New EBRD strategy for Uzbekistan

by Andy on 4/6/2004 · 1 comment

The European Bank for Reconstruction and Development has come to a decision about the future of its aid programmes in Uzbekistan. And, to be honest, all it comes down to is a light rap over the knuckles for Karimov. I had hoped that the bank would suspend its aid program for a year, to send a firm message that Uzbekistan really needed to take calls for reform seriously. But instead, all the EBRD has concluded simply that it is “no longer able to conduct business as usual” in Uzbekistan.

Here is what the bank had to say for itself in its official press release

A year after calling for improvement of the political and economic situation in Uzbekistan, the EBRD has concluded that there has been very limited progress and the Bank is no longer able to conduct business as usual. The Bank will stay engaged in Uzbekistan. But it can only focus its activities on the private sector and those public sector projects that finance cross-border activities or clearly benefit the Uzbek people…

Therefore, EBRD investments will focus on private sector activities such as supporting small and medium-sized enterprises and attracting foreign direct investment. The review acknowledges that opportunities for private sector investment will depend on improvement in the investment climate. The Bank pays special attention to transparency and governance aspects of any investments.

In the public sector, under present circumstances, the EBRD is able to focus on only two kinds of projects: local projects that have real and direct benefits for the Uzbek people, such as improved water and heating; and projects that involve neighbouring countries. Regional cooperation is critical for the countries of Central Asia.

The review says that it is important to stay engaged in Uzbekistan, albeit in a more focused programme of activity, because this is the best way for the EBRD to support the people of Uzbekistan. Through continued comprehensive dialogue and engagement, the Bank hopes to encourage Uzbekistan to make further progress towards political and economic reform and eventually realise its considerable potential for investment and growth.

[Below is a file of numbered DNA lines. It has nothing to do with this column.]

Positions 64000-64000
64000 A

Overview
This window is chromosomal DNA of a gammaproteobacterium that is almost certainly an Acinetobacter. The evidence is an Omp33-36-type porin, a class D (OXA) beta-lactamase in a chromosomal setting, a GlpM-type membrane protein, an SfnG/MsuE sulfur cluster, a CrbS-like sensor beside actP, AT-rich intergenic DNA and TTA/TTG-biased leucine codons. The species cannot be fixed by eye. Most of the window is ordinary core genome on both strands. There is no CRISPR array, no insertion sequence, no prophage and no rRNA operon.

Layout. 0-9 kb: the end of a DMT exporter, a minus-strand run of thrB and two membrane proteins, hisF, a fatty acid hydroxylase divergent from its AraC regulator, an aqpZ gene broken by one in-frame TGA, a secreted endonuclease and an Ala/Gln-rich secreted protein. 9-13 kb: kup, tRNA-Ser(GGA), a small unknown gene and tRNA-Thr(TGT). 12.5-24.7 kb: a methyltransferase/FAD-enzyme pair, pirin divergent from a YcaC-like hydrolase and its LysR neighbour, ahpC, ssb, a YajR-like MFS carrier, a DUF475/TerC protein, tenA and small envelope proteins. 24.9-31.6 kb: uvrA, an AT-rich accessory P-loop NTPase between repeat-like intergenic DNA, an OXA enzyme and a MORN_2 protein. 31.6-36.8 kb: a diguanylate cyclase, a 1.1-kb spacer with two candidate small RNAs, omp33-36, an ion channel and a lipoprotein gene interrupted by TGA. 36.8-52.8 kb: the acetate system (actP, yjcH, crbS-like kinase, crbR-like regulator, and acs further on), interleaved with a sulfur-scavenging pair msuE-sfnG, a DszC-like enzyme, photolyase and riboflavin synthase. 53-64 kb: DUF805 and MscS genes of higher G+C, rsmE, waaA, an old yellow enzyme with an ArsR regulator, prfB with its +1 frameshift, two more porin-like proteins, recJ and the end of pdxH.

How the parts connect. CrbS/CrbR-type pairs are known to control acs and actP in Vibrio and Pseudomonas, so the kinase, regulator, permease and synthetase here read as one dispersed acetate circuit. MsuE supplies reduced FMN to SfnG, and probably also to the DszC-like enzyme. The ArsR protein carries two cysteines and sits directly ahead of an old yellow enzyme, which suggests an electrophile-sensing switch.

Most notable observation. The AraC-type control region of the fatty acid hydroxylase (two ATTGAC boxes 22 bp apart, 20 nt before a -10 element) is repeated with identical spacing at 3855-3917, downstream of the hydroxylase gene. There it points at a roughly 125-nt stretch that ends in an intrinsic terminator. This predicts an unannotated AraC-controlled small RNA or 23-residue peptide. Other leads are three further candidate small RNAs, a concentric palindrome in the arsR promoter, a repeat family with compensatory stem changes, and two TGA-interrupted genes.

What this means in reality is that the EBRD is likely to simply redirect the money it sends to Uzbekistan into different areas. Money that would have gone to one type of project will simply be shifted to another type of project. In fact, it is still possible that the overall amount of EBRD money going to Uzbekistan in the coming year could be more than last year (which was pretty low).

At its very best, today’s outcome can be described as a public rebuke to Karimov. Not unwelcome in itself, but words alone are not likely to have a whole lot of impact.

Update: One day after the announcement there is very little reaction coming out of Uzbekistan. Nothing on any of the official Uzbek government sites, although that isn’t a huge surprise. About all I could find was this quote, which seems more upset at the grave affront of being compared to Turkmenistan than anything else…

The Uzbek government responded angrily to the EBRD decision: “If they want to write off Uzbekistan and suspend cooperation with us like with Turkmenistan, this odious regime, we will view their decision as an affront to central Asia.”


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{ 1 comment }

Nathan April 7, 2004 at 3:28 pm

I entirely agree that this whole thing, especially because there are no specifics, amounts to not much more than talk.

What’s got me peeved today is that Human Rights Watch looks nearly ready to commission a statue in their honor. I don’t understand why they’re making such a big deal about the EBRD making a nebulous statement of support for what amounts to “human rights ‘n’ stuff” when they always jump down the State Department’s throat for making hollow statements.

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